Ankle dislocations occur when the bones in the lower leg (tibia and fibula) are twisted or pushed away from the talus bone in the foot. A great deal of force is required to separate these bones, and usually dislocations occur with fractures (see Ankle Fracture). Most commonly, the malleoli (the bony lumps on either side of your ankle) are fracturedduring dislocation.
This Image shows the shin bone (tibia) moving forward and off the bones of the foot (talus and others).
The rare occasions of ankle dislocation without fracture are usually due to high-impact sports or car accidents. In these situations, the very strong ligaments surrounding the ankle are stretched or torn. This may effect the medial ligaments on the inside surface of your ankle, the lateral ligaments on the outer surface (see image below), or the strong syndesmosis that holds the two bones in the leg (tbia and fibula) together.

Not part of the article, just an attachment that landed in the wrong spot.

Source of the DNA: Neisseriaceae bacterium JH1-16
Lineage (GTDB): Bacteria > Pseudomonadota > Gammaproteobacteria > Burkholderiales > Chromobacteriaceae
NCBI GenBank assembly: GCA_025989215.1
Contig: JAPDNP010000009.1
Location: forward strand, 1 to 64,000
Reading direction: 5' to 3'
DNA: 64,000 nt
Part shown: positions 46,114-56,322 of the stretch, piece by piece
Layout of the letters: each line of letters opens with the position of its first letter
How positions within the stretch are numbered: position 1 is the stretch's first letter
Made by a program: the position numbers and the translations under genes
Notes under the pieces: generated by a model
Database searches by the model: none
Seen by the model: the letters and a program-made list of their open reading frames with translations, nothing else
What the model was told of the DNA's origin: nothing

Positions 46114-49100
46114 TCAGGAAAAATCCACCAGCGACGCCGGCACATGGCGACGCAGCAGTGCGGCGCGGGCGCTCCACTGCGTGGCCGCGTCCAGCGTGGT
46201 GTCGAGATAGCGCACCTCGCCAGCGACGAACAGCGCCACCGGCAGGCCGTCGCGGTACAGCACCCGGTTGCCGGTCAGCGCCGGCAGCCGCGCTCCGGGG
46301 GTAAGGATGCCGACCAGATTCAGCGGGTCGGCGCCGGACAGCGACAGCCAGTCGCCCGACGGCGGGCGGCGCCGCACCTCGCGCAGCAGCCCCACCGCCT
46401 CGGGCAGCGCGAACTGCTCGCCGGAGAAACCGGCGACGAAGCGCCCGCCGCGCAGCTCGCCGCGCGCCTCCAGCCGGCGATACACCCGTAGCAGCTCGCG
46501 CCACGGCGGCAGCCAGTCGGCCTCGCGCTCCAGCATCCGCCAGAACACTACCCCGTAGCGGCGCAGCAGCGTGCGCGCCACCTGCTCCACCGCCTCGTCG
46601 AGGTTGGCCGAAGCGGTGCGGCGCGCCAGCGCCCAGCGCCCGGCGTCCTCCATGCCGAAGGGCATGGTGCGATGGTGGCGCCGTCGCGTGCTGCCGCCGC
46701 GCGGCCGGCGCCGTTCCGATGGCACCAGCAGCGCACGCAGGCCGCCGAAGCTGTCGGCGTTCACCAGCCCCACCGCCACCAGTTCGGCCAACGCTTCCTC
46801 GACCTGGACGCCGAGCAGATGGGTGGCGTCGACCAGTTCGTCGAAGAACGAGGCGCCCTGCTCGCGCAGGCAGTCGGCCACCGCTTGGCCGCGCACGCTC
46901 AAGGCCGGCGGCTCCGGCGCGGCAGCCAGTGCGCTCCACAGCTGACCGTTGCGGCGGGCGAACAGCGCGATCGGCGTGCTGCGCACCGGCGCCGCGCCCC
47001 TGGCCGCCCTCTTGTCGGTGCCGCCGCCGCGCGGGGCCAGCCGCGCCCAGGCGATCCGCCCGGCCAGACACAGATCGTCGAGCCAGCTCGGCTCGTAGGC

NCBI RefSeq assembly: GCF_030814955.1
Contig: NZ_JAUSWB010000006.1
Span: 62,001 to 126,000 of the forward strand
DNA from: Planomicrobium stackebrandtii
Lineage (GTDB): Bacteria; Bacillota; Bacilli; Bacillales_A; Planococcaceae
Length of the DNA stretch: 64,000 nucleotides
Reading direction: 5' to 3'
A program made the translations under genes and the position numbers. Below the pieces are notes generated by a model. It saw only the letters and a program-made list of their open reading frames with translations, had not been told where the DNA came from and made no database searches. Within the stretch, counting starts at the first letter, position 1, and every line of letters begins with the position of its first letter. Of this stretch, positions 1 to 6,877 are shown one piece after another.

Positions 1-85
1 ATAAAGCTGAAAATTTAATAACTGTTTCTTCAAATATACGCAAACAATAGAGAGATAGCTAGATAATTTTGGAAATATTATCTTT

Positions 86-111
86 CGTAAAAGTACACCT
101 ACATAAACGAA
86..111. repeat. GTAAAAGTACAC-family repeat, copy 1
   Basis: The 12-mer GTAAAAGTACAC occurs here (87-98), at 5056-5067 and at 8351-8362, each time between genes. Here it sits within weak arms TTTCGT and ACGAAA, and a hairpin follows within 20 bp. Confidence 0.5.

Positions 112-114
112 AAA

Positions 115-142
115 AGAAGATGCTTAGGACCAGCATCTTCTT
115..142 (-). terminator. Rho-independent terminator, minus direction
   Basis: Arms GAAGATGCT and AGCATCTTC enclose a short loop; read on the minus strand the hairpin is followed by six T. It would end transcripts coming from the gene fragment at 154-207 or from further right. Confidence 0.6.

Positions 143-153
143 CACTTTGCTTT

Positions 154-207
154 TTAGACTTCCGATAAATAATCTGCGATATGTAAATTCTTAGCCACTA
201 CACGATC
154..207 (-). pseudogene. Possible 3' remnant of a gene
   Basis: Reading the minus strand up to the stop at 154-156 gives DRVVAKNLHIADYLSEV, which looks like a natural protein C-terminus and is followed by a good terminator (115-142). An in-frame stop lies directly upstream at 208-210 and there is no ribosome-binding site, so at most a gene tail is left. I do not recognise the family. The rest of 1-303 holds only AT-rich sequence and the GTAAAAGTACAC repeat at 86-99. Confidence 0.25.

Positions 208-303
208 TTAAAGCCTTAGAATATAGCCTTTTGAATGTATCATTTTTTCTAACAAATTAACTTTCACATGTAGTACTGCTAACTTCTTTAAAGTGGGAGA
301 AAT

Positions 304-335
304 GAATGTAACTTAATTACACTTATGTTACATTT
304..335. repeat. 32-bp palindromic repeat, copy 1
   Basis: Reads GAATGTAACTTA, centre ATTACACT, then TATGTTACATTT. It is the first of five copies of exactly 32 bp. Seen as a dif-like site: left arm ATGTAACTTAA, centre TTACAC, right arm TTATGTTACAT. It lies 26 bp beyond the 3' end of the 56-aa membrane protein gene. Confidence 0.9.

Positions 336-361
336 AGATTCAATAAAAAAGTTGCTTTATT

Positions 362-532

Dislocations in the ankle are extremely painful, and the rapid swelling that follows can be very dangerous. For this reason, the first-aid treatment of ankle dislocation includes elevating the foot and applying ice. The doctor or surgeon at the hospital will need to rapidly put the bones back in place to prevent long-term to your foot.
Rehabilitation after dislocations usually lasts 6-9 weeks and is a key component to recovery. Despite this, dislocations around the ankle can cause long-term problems, including instability and arthritis.
Image of the Ankle showing the ligaments that support the sides of the ankle (Lateral Ligaments). These are often injured in ankle dislocation.